Eddie shook his head as he sleeved his jacket on, keys in hand.  “I’m leaving, man.”  He saw me out and locked up.  “Aw, shit.   You wanna a ride to the Berkeley?”


“A hotel, a few blocks away.  You can get a cab—or a room.”

“I’d appreciate that.”

Half a block away I climbed into his old clunker. It was colder inside than out.  “How long was I in your bar?” I turned to ask.

“Busy night,” he said.  “Went by like a blur.  Didn’t notice you till the place cleared out.”  He paused.  “You really think you’re in Chicago?”

I nodded.  “I was.  Maybe I still am.  Could I be dreaming?”

“I hope not, boss.  I’m for real.”

“You sure?”

Dreaming was the only thing that made sense, given the circumstances.

“I’ve seen a lot working that bar.”  The bartender shook his head.  “But this beats all.”  He pulled up in front of an eight-story building that looked like a prison.

“Thanks,” I said, and he was off.  

I entered the lobby.  It was lit low, no one around.  I smacked the desk bell.

A young guy came out.

“I just want to be clear about something,” I said.  “Am I in Asbury Park, New Jersey?”

He nodded, as if this was the one thing in life he was certain about.  “Yup.”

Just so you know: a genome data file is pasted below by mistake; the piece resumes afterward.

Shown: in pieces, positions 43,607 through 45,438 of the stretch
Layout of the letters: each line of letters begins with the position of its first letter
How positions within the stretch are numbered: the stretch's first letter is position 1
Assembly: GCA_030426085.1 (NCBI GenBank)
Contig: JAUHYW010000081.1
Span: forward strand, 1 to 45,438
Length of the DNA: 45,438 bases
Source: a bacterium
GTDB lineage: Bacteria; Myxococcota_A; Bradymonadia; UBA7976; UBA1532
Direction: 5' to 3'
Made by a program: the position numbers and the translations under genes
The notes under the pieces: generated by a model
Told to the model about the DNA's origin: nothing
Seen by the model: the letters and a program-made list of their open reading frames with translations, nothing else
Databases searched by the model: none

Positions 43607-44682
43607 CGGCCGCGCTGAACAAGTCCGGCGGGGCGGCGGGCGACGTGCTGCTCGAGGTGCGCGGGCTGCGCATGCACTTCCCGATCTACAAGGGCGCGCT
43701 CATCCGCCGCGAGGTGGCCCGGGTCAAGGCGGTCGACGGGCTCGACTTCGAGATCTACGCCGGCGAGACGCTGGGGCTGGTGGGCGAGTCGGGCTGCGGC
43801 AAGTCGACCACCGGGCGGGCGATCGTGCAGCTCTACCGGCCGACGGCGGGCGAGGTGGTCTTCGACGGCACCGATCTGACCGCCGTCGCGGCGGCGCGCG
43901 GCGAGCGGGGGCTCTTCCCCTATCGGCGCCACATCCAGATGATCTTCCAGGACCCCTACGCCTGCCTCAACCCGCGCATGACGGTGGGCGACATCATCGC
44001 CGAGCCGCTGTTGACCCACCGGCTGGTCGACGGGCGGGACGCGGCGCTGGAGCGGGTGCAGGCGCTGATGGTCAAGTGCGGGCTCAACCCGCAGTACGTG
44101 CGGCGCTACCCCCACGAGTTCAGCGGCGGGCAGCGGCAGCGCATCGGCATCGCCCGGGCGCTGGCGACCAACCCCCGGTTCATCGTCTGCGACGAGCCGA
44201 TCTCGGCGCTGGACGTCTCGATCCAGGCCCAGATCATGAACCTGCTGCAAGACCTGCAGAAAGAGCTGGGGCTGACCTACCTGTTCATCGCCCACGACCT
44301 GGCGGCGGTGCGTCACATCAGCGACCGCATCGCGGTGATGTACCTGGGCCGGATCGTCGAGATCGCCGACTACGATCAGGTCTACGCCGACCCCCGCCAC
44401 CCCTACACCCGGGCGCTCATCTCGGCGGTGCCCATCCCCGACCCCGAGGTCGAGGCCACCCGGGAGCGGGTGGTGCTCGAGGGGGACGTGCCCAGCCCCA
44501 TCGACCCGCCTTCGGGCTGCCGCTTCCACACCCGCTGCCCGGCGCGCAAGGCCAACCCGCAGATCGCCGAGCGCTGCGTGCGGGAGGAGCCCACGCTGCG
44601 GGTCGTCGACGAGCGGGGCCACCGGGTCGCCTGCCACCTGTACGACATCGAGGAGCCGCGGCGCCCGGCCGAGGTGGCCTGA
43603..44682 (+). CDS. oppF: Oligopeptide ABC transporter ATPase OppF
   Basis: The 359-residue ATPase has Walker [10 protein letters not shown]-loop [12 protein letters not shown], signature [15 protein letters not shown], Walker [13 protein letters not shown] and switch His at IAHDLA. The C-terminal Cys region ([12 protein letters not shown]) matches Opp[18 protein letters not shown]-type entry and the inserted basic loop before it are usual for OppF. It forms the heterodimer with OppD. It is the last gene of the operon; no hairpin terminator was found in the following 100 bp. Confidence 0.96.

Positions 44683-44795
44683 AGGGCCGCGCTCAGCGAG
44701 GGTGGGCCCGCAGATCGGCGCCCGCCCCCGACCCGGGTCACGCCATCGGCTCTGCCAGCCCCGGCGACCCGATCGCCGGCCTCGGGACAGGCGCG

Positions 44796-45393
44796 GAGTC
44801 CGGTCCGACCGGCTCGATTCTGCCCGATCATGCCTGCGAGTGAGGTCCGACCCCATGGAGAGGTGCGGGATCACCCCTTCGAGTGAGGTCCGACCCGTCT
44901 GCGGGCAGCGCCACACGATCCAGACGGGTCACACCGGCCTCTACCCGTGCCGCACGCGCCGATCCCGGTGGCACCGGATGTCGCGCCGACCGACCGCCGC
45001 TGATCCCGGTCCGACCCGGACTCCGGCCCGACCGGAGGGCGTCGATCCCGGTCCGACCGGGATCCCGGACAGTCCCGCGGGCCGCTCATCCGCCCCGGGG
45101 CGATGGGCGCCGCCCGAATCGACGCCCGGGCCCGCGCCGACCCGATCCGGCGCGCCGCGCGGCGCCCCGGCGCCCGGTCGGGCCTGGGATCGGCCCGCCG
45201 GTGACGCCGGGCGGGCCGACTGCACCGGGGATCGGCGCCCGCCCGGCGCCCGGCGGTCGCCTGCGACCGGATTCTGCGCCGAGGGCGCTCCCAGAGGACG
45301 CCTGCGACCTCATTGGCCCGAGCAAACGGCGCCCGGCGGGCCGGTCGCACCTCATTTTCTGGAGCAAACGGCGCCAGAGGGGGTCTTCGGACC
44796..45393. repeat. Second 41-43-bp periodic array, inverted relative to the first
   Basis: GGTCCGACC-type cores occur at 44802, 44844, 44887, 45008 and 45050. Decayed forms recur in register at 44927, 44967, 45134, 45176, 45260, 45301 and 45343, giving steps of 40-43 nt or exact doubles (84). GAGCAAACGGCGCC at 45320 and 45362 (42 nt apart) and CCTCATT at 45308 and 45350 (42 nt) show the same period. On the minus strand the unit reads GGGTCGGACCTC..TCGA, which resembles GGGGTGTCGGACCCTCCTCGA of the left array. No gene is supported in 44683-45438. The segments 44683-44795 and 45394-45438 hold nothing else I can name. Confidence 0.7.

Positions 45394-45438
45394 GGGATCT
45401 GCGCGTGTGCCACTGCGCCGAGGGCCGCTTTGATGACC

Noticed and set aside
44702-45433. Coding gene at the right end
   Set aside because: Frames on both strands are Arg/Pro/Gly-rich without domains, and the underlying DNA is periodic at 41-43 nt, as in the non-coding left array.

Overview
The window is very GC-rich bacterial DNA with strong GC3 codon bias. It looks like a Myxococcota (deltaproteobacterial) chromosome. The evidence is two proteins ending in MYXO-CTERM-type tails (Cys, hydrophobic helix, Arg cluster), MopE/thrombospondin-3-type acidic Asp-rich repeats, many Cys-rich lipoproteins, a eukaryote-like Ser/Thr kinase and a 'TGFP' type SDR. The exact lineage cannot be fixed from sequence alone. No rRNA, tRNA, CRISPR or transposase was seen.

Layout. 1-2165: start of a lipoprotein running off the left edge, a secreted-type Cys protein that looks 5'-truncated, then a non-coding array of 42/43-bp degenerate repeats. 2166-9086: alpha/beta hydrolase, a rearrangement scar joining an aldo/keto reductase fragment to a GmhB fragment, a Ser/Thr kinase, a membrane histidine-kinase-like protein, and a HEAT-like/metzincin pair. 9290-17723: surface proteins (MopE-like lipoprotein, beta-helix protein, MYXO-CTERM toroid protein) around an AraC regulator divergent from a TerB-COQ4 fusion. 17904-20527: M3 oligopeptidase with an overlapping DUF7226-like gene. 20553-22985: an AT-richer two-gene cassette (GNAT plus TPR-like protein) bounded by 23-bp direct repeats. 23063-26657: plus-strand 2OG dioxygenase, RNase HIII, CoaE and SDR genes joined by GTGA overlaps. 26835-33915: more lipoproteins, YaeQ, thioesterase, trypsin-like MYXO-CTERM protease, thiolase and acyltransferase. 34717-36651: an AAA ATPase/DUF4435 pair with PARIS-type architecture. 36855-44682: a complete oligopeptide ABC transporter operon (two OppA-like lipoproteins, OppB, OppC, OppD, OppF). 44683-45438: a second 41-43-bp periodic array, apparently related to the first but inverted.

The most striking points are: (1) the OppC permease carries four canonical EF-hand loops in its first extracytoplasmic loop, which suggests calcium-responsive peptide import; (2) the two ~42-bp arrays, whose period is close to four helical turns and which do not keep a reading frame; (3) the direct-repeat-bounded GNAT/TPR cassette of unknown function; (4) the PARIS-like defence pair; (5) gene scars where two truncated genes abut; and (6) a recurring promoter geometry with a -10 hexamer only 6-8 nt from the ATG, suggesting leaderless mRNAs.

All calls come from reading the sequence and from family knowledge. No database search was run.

“I need a room.”



He eyed me suspiciously.  “Do you have a driver’s license?”

“Of course.”  I dug into my wallet, provided it.  

He glanced at me, studied the license, back to me.  “Credit card?”

I handed him plastic, accepted a card key and made my way to a boxy room.  I got into bed, convinced I would wake up in Chicago.

Upon awakening, I found myself in the same boxy room.

I showered, dressed myself in yesterday’s grubby clothes and buzzed down for the hotel to phone a taxi.  

“Where are you going?”

“Where’s the nearest airport?”

“Newark International.”

By mid-afternoon I was back in Chicago.  I cabbed directly to the Art Institute and consulted the young woman at Admissions.

“I want to know about your Nighthawks exhibition,” I said.

“The Hoppers are in the American department.”  She grabbed a map.

“No-no-no-no-no.  I want to know about the special Nighthawks deal, virtual reality, where you think you’re in the painting and it feels like real life.”